The transaction value in rupees or the equivalent of any freely convertible foreign currency will be used to determine the value of cryptocurrency.
In a scenario where both buyer and seller are in India, a transaction would be treated, as a supply of software and the buyer’s location will be the place of supply.
Analysis w.r.t. levy of GST on VCs:
It remains to be seen whether the above proposals can be implemented within the existing framework of the GST law. The foundational issue here would be to ascertain the true nature/characteristics of VC, which will help determine its correct classification for the purpose of taxation.
For a transaction to be liable to GST, such a transaction should qualify as either supply of “goods” or supply of “services” in terms of Section 7 of the Central Goods and Services Tax Act, 2017 (“CGST Act”). The definition of “goods” under 2(52) of the CGST Act, covers “every kind of movable property other than money and securities but includes actionable claim”.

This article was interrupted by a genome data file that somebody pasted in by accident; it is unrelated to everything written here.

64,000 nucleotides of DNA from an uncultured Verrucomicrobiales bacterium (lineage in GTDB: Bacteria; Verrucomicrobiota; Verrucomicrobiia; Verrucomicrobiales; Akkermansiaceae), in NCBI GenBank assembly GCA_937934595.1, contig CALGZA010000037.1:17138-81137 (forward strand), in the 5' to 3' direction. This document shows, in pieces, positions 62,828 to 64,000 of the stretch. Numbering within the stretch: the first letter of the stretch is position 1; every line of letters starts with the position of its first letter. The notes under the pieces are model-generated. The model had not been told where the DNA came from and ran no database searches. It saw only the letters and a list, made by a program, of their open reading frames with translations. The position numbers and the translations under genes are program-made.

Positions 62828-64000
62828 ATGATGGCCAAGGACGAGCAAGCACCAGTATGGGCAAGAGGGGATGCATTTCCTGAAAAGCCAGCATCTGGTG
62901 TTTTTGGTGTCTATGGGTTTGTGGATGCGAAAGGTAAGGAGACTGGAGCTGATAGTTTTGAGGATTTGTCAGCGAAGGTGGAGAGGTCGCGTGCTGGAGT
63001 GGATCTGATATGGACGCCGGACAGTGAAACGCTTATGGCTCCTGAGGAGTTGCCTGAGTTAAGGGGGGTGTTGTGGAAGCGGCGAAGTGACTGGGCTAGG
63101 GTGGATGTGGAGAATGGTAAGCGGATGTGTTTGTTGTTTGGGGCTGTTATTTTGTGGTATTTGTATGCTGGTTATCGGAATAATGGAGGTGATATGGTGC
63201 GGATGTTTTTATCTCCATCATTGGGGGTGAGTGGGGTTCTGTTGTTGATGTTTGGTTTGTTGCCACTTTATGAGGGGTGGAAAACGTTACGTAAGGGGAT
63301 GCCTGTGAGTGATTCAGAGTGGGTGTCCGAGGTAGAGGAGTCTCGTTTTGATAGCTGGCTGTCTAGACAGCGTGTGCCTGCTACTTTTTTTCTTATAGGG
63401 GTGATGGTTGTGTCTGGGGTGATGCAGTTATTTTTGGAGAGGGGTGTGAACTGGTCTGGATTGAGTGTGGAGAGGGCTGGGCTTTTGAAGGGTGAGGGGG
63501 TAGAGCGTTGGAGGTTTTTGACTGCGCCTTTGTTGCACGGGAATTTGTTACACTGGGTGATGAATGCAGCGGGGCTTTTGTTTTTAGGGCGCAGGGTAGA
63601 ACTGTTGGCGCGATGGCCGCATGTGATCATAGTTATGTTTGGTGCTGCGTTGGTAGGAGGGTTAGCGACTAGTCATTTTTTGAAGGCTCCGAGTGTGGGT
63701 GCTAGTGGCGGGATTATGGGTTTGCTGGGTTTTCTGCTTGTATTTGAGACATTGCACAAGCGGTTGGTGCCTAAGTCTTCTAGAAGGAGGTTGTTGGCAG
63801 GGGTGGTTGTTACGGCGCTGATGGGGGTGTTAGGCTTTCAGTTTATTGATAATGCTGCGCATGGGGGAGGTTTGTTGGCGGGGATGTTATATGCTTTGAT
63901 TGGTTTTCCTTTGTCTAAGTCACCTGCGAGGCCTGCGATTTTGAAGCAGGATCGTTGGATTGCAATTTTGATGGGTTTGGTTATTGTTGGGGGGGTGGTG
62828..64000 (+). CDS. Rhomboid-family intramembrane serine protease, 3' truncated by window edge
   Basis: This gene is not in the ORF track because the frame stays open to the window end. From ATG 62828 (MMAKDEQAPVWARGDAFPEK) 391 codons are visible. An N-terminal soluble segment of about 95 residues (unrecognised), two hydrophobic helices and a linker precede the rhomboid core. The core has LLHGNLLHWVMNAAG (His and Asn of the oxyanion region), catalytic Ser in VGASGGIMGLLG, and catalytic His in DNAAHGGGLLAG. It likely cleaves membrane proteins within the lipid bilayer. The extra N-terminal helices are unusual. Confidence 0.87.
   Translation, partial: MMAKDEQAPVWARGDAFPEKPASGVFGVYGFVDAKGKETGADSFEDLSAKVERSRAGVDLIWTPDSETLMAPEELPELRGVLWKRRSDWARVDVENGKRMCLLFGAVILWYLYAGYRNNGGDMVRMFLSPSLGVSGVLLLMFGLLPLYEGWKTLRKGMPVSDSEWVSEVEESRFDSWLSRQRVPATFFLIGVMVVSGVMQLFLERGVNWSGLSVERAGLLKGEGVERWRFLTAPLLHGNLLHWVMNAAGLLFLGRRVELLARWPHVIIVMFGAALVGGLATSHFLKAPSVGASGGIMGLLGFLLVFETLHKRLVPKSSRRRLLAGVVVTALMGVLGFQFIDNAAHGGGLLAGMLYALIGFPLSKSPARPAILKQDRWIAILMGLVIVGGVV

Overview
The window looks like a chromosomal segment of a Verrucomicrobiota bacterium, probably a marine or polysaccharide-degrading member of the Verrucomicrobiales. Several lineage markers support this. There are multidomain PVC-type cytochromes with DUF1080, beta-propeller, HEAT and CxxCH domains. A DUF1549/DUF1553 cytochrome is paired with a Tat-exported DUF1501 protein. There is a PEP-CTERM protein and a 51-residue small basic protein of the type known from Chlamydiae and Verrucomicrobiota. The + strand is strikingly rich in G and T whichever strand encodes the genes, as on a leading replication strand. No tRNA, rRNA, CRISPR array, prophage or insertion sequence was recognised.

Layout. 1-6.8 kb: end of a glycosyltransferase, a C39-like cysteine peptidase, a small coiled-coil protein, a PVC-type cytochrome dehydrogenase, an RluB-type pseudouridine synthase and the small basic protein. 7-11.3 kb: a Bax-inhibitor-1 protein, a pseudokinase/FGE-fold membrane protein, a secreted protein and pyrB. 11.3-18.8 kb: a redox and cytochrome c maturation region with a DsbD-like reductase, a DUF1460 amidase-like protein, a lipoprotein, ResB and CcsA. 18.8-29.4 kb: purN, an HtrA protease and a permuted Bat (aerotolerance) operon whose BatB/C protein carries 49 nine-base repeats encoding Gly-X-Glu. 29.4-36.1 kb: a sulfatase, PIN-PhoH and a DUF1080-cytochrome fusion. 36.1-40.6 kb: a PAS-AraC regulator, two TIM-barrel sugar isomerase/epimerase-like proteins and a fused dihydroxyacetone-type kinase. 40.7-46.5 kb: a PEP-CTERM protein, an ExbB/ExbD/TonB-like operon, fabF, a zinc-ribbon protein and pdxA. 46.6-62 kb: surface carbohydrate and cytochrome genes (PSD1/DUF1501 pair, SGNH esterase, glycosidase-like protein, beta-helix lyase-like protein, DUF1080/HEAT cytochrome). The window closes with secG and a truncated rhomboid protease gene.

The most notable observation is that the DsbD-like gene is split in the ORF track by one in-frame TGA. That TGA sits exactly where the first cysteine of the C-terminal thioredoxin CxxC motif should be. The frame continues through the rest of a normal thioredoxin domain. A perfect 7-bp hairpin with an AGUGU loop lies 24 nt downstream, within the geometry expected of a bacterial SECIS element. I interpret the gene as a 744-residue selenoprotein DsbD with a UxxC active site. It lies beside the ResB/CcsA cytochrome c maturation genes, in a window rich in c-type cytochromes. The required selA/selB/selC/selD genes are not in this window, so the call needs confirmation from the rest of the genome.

Looking at the exceptions first, it may be said that VCs neither qualify as “money” nor as “securities”. The term money has been defined under Section 2(75) of the CGST Act to mean “Indian legal tender or any foreign currency recognised by RBI. At present, VCs are not recognised by the RBI and therefore the same will not qualify as money under GST law. Further, VCs may also not qualify as “securities” to mean derivative, shares, stocks or any other financial instrument as defined under the Securities Contracts (Regulation) Act, 1956. The term actionable claim is defined under Section 2(1) of the CGST Act to having the same meaning as assigned to it under Section 3 of the Transfer of Property Act, 1882. Actionable claim means a claim of debt, debt secured by mortgage or by hypothecation or pledge of movable property. In this regard, VCs may not even qualify as actionable claim.